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Angel Customers & Demon Customers

Discover Which Is Which and Turbo-Charge Your Stock

by Larry Selden & Geoff Colvin

Angel Customers & Demon Customers
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Reinvent Your Company Around Customers
The authors of Angel Customers & Demon Customers are proposing a radical transformation for businesses, and it does not include layoffs or restructuring. Instead, they propose companies should center their companies around their customers -their sources of dollars - and re-envision themselves as portfolios of customers rather than groups of products or services. Larry Selden, a professor of finance and economics at Columbia University Graduate School of Business, and Geoffrey Colvin, Fortune magazine's senior editor at large, take a new look at the way companies handle their customers and offer them better ways they can maximize their share price in any economy.

The authors explain how companies like Fidelity, Dell Computer, Best Buy, and Royal Bank of Canada were able to use a customer-centric process to transform themselves into profitable enterprises.

The first step in the process was learning how to rigorously track profitable and unprofitable customers in a way that shows which customers - the angels - are helping the company's stock. They also found out which customers - the devils - are hurting the company's stock. Using data that was already available or could easily be obtained, the authors discovered that companies often found out that a mere 20 percent of their customers were responsible for the company's entire market capitalization.

The Bottom 20 PercentThey also discovered that "the bottom 20 percent of customers by profitability can generate losses equal to more than 100 percent of total company profits." This showed the authors that treating all customers equally is not a business plan that helps a company's stock price. So, they offer companies a better way to manage their resources and find opportunities for profit.

The authors explain that the customer-centric principles they discuss can be applied to any business in any industry. Along with urging companies to analyze the profitability of its portfolio of customers, they offer two more principles that companies should embrace to improve profits. They are:

  • Every company's portfolio of customers can and must be managed to produce superior returns for shareowners - meaning a consistently better than average share price appreciation.
  • Companies enhance customer profitability and drive their stock by creating, communicating and executing competitively dominant customer value propositions.

According to the authors' research, many managers understand the importance of the customer knowledge opportunity and want to begin realizing it. Because they have not placed customers at the center by following the three key principles, however, their programs are not working as well as they could.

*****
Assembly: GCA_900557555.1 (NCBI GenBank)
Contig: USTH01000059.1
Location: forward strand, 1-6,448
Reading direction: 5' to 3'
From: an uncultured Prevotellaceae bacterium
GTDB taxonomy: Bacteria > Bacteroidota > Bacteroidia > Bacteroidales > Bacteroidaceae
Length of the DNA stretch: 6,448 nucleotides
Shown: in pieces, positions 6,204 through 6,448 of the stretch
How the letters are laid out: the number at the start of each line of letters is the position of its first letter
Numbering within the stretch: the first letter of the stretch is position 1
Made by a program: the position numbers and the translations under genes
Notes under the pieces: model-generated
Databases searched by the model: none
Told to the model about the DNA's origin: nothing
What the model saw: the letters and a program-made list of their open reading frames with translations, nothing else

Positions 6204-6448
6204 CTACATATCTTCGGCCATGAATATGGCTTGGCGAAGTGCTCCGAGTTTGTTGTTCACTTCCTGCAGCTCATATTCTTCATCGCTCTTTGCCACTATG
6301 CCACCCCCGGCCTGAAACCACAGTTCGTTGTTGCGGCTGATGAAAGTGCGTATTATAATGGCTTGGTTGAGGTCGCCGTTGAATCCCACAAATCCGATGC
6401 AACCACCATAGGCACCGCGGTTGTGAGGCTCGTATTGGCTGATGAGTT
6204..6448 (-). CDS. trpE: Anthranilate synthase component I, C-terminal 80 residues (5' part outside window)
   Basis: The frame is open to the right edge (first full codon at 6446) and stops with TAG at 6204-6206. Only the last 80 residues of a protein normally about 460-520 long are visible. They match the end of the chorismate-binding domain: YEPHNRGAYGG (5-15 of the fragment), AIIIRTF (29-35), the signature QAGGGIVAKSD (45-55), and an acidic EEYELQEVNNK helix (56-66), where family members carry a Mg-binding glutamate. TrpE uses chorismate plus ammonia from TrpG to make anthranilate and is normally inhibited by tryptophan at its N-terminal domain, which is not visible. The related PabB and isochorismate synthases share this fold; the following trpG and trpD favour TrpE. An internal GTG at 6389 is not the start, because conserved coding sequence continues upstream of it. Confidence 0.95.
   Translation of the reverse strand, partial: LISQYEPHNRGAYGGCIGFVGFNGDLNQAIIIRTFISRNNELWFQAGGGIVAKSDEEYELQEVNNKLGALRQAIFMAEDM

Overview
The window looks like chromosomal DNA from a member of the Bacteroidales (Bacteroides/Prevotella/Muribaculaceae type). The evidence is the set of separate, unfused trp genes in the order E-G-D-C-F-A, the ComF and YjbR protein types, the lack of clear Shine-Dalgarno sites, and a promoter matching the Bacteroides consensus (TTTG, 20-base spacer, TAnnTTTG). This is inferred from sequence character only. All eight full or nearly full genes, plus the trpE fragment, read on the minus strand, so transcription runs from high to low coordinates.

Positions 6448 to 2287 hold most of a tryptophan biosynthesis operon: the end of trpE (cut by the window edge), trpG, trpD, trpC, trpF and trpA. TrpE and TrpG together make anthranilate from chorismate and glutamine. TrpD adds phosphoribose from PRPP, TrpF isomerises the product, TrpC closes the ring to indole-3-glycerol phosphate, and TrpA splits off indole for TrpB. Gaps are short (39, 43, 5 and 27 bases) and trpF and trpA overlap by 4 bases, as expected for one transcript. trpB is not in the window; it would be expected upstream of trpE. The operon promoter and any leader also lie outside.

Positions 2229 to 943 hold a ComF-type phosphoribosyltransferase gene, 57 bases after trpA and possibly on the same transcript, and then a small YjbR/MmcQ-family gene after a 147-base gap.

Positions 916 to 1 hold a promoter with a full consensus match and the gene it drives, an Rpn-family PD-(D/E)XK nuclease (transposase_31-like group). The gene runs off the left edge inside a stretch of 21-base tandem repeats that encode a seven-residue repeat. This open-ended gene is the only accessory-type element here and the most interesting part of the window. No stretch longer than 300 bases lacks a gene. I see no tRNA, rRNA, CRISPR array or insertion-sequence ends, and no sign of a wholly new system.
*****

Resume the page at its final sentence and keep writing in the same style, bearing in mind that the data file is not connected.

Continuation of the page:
To make these new opportunities work, the authors write that companies must use a premium price-earnings multiple as the measure of success, think about the process in terms of Value Proposition Management (VPM), and create an organization and culture where managers are accountable for realizing the potential of customer knowledge. By implementing these practices, companies can quickly begin to see benefits realized.

To help organizations embrace the book's key principles, the authors offer expert advice to help them better understand how the average customer creates or destroys shareholder value, and define the concepts that will allow them to figure customer profitability. By showing companies how others have made bad decisions and misallocated resources, they show organizations the economic profitability of customers. A practical scorecard is provided that can help firms track their progress.

Customer-Centric Companies
The authors explain that customer-centric companies focus on meeting the customers's total needs. This focus encourages companies to offer services and intellectual property, on which profit margins are almost always much higher than those of products, and the return on invested capital is very high because little invested capital is needed.

Why We Like This Book
The business experts who wrote Angel Customers & Demon Customers present a well-formulated strategy to help companies understand customer profitability and develop improvements that can create a more profitable business. By showing organizations new and improved ways they can grow by developing a customer-centric mindset and a service-oriented culture, the authors provide them with valuable strategies for reinventing their businesses to better serve investors, customers and employees. (c) 2003 Soundview Executive Book Summaries